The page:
The day was hot, and I had been sweating from walking outside. It was still the middle of the day, but there in the shade I felt a breeze blowing through the green leaves of the tree. The air swirled over my face and then down my open collar, and it felt like the coolness of the shade was washing down my shirt to refresh the energy that had been drained away by the sun of the morning.

I was listening to an older man named Arturo tell me about the old days in the village. It was the village where my uncle Ed and his wife, Jewell, had served as missionaries many years earlier.

 Arturo told me that San Antonio is surrounded by two rivers so that the village is really on an island. There is now a bridge, but it was not so many years ago that it had been built. I learned about the ferry that used to cross the river and how, if someone returned to San Antonio too late in the evening from Orange Walk Town, they had to swim the river to get home. Electricity had only come into the village about ten years before.

I listened to the story of how the first church was constructed with bricks made by hand. It was built, Arturo told me, even before he was a Christian. He showed me what was once the pastor’s house. It is no longer used and has somewhat fallen into disrepair.

“This house,” he told me, “is where your uncle and aunt lived when they started the church.”

“This mango tree also has a history,” Arturo told me. “Mr. Blomberg,” as he called my uncle, “brought it here, dug a big hole and put in the tree, and filled in the rest of the hole with fertile soil.” I looked up through its leaves. It had grown tall and had spread its branches wide.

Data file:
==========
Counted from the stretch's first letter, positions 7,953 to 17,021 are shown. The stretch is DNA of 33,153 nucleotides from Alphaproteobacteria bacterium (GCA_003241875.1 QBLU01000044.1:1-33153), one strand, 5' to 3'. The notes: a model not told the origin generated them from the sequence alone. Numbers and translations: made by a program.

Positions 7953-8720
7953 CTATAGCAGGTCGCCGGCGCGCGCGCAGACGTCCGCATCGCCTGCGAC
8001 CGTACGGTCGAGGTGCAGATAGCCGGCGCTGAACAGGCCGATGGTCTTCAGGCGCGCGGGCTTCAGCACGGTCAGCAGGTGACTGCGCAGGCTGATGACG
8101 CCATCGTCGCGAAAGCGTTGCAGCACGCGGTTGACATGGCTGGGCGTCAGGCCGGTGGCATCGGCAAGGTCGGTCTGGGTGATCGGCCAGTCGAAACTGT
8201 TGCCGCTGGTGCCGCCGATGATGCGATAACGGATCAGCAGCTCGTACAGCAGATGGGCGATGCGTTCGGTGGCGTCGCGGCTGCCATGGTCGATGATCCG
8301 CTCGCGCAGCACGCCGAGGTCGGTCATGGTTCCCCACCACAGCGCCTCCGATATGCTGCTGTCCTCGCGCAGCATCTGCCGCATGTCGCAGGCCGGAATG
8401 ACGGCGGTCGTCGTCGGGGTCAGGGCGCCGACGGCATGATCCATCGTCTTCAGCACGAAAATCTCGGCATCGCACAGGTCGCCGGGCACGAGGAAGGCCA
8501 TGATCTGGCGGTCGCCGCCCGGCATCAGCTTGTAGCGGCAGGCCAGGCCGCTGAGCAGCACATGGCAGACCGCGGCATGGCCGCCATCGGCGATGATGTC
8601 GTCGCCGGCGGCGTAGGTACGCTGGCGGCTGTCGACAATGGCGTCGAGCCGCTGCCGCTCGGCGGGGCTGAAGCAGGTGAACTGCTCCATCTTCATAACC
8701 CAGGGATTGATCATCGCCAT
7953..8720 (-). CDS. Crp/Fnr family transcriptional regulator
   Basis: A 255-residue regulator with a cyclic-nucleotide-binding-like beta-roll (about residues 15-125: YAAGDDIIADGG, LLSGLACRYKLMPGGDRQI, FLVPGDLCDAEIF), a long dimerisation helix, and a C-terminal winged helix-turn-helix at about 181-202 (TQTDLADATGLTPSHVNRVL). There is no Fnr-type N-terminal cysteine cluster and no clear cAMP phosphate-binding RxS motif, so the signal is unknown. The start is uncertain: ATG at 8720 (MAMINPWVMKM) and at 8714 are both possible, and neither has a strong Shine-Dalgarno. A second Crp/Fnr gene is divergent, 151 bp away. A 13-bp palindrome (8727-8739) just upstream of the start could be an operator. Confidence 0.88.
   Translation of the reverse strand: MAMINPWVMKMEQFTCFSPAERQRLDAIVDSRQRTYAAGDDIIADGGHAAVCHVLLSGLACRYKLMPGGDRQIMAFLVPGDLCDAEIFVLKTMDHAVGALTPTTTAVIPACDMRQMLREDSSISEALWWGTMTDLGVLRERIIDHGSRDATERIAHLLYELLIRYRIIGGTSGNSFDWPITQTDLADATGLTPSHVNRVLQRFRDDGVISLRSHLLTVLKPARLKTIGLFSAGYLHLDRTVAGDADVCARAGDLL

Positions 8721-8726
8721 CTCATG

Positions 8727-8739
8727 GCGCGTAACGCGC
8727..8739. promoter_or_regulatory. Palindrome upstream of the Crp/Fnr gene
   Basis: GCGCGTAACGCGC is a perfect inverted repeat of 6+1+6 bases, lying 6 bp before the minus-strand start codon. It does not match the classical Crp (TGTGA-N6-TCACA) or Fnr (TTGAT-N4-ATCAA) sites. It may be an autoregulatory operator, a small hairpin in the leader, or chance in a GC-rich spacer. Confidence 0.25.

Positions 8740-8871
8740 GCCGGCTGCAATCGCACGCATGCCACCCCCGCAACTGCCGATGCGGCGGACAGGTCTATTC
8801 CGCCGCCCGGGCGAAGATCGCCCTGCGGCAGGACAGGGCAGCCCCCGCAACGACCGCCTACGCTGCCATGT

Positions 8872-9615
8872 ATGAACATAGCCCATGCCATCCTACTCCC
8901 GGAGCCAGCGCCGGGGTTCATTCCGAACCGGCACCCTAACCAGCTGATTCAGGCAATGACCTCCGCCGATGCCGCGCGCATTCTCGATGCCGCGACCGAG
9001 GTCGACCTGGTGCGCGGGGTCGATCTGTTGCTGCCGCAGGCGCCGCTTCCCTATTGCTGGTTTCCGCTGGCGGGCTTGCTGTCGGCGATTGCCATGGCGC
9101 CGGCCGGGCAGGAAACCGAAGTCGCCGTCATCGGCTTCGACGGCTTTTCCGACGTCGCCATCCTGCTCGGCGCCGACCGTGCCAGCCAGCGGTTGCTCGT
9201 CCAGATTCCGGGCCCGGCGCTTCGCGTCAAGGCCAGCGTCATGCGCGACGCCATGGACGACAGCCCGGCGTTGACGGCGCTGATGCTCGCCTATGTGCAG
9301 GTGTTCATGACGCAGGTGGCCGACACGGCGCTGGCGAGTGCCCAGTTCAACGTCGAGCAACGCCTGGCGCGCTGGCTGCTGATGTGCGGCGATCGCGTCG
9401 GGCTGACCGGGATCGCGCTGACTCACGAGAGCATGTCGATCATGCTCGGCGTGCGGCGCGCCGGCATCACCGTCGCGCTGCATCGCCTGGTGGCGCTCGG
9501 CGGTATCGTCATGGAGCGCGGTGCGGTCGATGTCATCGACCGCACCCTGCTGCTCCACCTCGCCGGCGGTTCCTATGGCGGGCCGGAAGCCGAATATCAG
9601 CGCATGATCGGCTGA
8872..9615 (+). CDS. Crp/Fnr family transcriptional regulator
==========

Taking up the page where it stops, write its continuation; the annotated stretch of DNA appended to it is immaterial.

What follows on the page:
“Over there,” he said, pointing with his chin as they do in Belize, “is where your uncle and aunt had their garden.

“Mr. Blomberg is my spiritual father,” he told me.

I felt a little odd. I was standing in that spot for the first time, but in a strange way I felt a little tied to the soil. I also felt a remote kinship to the town and even to Arturo himself. 

The house had fallen into disrepair, as houses do if no one is there to care for them. Houses are actually a very poor investment, if one is investing for eternity.

But Arturo, although then an old man in his body, was flourishing in his spirit. As illustrated by the mango tree itself, he was alive and he was growing. His roots had penetrated deep into the Word of God. 

Arturo talked about the first baptism in San Antonio. It was held in a cenote.

“Let’s go and see it,” he suggested. “It’s not far.”

A cenote is a small, even tiny, and almost always round natural pool. Cenotes are scattered throughout many areas of the Yucatán peninsula and down into Belize. The whole peninsula of the Yucatán is a huge limestone shelf jutting up into the Caribbean Sea. It is the limestone that gives the water of the cenotes a rich turquoise color. They are generally very deep, and many contain Mayan artifacts.

We walked down to the cenote, and Arturo told me how they had made steps down into the water and, with stones, they built a little platform under the water. It was there where my uncle Ed stood with the person that he was baptizing. I was very glad that I could see this place.

God is a God of history. He is working in this present day, but what he is doing today has grown out of what he has done in the past. And what we see God doing today will in turn become the basis of what he will do tomorrow.

We walked back to the mango tree. My uncle Ed was no longer living in Belize. His house has fallen into disrepair, but the tree he had planted continues to flourish. It was not only the mango tree that he had planted and nourished but also the church that stood next to where it grew and the people who worshiped there. Arturo himself found his spiritual roots in the teachings that my uncle had brought to that village.

Jesus tells us this: “You did not choose me, but I chose you and appointed you so that you might go and bear fruit—fruit that will last—and so that whatever you ask in my name the Father will give you.”

And here is how Jesus concluded this thought. It is the best investment advice you will ever hear.
“This is my commandment: Love one another other” (John 15:16-17).